Spanish corpus linguistics

This site contains tools for working with Spanish corpora. These tools are designed by me, Joe Collentine . These tools are intended for my students and, of course, research colleagues.

You can utilize the freely available Regex Concord, which is a concordance app that permits simple searches as well as those using regular expressions. There are also a number of instructional videos that are useful for any corpus research project, giving you an introduction to the basics and complex issues related to corpus research projects.

You may also download the freely available Simple Search app. It is currently a bit experimental, containing some metrics that Regex Concord does not have. I encourage you to play around with both.

By the fall of semester of 2018 I will update both Regex Concord and Simple Search, so please check back. Write me with any questions you have about the apps.

Here are some tutorials for using regular expressions in your searches. They are useful for both general purposes (i.e., there are other corpus tools that use regular expressions) and for using Regex Concord. You can complete the video and/or the text based tutorials. Each has an interactive practice component.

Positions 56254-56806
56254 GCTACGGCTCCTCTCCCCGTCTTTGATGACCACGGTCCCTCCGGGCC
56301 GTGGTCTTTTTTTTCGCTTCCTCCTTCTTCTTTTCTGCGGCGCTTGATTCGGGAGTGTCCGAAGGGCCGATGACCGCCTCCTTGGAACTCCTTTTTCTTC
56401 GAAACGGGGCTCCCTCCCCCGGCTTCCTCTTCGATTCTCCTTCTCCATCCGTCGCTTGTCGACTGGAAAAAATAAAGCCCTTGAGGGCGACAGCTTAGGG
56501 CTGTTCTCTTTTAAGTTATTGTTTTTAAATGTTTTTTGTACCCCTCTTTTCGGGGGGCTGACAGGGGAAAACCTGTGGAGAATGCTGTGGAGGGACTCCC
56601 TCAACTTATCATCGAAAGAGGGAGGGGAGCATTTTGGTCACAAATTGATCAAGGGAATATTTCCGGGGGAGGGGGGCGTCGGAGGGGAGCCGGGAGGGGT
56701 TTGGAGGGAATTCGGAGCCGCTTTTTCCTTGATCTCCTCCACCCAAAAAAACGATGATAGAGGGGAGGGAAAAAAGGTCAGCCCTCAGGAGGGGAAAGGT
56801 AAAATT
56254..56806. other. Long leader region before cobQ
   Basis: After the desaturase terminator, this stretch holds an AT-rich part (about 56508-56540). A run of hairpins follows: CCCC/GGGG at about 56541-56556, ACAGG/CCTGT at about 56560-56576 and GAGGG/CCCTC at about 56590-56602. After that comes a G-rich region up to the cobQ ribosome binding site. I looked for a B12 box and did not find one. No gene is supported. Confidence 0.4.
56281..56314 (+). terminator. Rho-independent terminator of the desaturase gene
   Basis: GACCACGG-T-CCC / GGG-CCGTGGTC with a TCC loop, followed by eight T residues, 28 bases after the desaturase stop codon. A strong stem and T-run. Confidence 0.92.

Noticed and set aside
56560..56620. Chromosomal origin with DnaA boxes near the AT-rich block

The Swiss Army knife of all corpus work is a text-based word processor. These suggestions handle both regular expressions as well as international characters (i.e., encodings, such as UTF-8) very nicely.

Full tags

The part-of-speech tags that I use are based on the original set of tags that Doug Biber, Mark Davies, Nicole Tracy-Ventura, and Jim Jones used when they developed their initial version of the Corpus del español . I still use these in the corpora that I tag with the python-based tagger that I have built using the NLTK toolkit.

Yuly Asención Delaney and I altered this tagging schema a bit to accommodate learner corpora.

Simplified tags

I have learned that these tags can be a bit verbose, so I have developed a simplified Spanish tag set.

Students and colleagues using the corpora that I have tagged may end up working with either version, and so I have provided definitions of both tagging schemes.

This is normally reserved for my students. The link contains corpora that we use in our graduate courses, such as Morfosintaxis española and Sociolingüística .

If you're authorized you can download Spanish corpora:

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